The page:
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“How do we find (and live with) the meanings of the past?” is a two-days symposium on archaeological thought‘s ways to generate meaning out of the material data collected via excavations, surveys, analyses.

This symposium addresses the methods through which archaeology envisages those data as signs of ancient identities and explores how we live today with the arising meanings of the past.
Often referred to as a discipline of “things” – i.e. materiality of things, objects making history, comfort of things – this symposium will deal with archaeology as a discipline of traces left by ancient communities’ practices.
When focusing on reconstructing practice, archaeology brings out a crucial cognitive element that, if investigated in all its relational potential – with semiotic awareness – allows us to “understand social groups and cultures that did not have an opportunity to write their own histories” (E. Said 1978, 12-14): this is the kind of identity the symposium aims at defining.
Indeed, if the static “leftovers” of past practices are given the epistemological dignity of sign of something else, they can be investigated as dynamic hints of neglected histories, social structures, human choices, resistance, adaptation.

More at: https://www.unive.it/pag/44124



Panel 1: 26th May 2022, 9.00-13.00

Living with the past

Identity and human meaning through politics, colonization, heritage

  1. Practices and the politics of boundaries: identity in action in ancient and modern Britain
    Andrew Gardner, UCL Institute of Archaeology
  2. Signifying Environmental Harm: Toxic Heritage and the Anthropocene
    Elizabeth Kryder-Reid, IU School of Liberal Arts, IUPUI
  3. Reconstructing Palestinian identity, memory and space: preliminary thoughts and ideas
    Mahmoud Hawari, Bethlehem University
  4. Personal collection – Universal Connections: Identity and creation of meaning at the Museum of Broken Relationships
    Olinka Vistica, Museum of Broken Relationships, Zagreb
Panel 2: 26th May 2022, 15.00-18.30

Signs of identity

Interpreting and translating the sands of time

  1. Semioidentity: Archaeological Perspectives
    Robert W. Preucel, Brown University
  2. Neolithic traces of spatial privatization and property
    Manar Hammad, Université Sorbonne Nouvell Paris III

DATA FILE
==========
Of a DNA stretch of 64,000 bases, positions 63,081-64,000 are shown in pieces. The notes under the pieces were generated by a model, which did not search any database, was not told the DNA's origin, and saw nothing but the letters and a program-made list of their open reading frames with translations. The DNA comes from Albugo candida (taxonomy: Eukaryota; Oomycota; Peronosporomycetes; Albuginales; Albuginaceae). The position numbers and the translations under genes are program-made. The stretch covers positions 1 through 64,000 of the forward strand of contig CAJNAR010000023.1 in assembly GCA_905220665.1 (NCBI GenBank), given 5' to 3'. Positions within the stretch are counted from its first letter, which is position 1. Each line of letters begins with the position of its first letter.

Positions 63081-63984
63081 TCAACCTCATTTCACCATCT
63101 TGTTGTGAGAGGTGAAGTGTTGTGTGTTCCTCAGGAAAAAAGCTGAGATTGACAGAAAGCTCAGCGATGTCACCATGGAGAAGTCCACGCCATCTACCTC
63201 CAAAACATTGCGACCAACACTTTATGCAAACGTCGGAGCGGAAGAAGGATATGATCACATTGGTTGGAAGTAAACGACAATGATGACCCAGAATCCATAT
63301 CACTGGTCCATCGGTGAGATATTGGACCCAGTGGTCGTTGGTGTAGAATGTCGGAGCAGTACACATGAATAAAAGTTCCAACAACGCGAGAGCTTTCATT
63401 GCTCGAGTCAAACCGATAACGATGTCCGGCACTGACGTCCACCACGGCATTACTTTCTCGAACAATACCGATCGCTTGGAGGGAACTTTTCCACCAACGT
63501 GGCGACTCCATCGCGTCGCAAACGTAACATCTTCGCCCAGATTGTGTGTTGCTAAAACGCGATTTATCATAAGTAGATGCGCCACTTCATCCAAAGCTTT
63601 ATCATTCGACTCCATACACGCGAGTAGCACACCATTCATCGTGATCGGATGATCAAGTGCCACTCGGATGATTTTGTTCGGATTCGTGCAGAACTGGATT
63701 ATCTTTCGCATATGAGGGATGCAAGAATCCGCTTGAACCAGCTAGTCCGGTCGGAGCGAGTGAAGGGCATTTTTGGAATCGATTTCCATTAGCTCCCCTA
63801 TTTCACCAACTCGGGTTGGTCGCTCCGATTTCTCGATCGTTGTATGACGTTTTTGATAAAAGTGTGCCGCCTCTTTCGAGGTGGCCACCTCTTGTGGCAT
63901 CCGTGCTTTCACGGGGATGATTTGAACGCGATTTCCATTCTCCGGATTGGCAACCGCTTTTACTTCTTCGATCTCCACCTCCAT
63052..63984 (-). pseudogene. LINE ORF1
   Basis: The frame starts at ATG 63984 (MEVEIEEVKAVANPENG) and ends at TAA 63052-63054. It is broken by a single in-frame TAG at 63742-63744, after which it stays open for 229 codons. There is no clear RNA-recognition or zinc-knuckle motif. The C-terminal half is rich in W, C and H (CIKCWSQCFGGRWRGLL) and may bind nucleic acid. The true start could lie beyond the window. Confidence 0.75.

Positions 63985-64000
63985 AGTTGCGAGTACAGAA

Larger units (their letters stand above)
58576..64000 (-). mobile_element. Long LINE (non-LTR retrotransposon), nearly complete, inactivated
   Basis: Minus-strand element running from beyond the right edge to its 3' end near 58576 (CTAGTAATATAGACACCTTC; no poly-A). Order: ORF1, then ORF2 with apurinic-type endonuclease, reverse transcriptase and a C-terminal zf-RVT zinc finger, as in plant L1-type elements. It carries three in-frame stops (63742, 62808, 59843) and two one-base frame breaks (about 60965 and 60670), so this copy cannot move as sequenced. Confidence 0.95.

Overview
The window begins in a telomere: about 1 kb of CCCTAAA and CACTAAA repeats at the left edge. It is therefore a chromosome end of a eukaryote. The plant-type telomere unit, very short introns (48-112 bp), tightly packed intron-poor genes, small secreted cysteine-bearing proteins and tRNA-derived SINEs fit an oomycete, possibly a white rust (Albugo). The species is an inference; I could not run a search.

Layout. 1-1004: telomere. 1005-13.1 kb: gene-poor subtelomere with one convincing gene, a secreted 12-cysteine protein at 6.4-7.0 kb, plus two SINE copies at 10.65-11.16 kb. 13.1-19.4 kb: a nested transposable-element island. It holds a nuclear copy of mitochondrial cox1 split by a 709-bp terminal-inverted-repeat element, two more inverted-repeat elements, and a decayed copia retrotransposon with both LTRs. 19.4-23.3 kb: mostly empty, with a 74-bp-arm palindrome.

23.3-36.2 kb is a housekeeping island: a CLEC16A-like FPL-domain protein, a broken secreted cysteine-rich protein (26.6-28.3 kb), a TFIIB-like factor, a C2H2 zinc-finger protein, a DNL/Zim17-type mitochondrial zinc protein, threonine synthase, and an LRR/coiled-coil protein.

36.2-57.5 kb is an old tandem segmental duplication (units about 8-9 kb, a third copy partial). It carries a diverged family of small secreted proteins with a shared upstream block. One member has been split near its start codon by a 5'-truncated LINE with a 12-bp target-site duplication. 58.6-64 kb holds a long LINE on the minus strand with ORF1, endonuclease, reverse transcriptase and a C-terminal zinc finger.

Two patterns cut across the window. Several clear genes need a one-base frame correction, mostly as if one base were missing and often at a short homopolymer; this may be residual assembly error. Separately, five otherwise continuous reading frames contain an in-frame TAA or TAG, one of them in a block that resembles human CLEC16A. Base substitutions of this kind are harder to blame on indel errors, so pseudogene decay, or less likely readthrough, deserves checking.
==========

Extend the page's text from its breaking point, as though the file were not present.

3. Shaping the identity of the Urbino International Center of Semiotics. Its Archive through the lens of the Foucauldian dispositive of “table” (tableau)
    Tiziana Migliore, Carlo Bo University of Urbino, CiSS
  4. Translating Arslantepe
    Marcella Frangipane, Accademia dei Lincei, and Dario Mangano, University of Palermo
Panel 3: 27th May 2022, 9.00-13.00

When is identity

Embodying and overcoming the materiality of bones, faces, voices  

  1. Tracing identity: the semeiotics of the biological profile
    Zoë Crossland, Columbia University, NYC
  2. Notes for a forensic semiotics. Aesthetics and ontologies of forensic archaeology and their influence on processes of memory-making
    Francesco Mazzucchelli, University of Bologna
  3. From Skulls to Numbers: Measuring, Calculus, and Meaning of the Face from Early Modern Dissections to AI Reconstructions
    Massimo Leone, University of Turin; Shanghai University; Cambridge Digital Humanities; Bruno Kessler Foundation
  4. Decolonising silenced music and musicians
    Marilena Delli Umuhoza, Ian Brennan
Panel 4: 27th May 20228, 15.00-18.30

Mending subaltern identities and identifications

of crops, memory, symbols, and bodies at work

  1. Of Figs and Pomegranates: Exploring Subalternity in the Ancient Mediterranean
    Peter van Dommelen, Brown University
  2. Nuraghi and the knots of Sardinians’ identification
    Franciscu Sedda, University of Cagliari
  3. Politics of the Underground
    Dima Srouji, Royal College of Arts London
  4. The Body of the Archaeologist: Exposing A Long-Overlooked Semiotic Interpretant
    Mauro Puddu, Ca’ Foscari University of Venice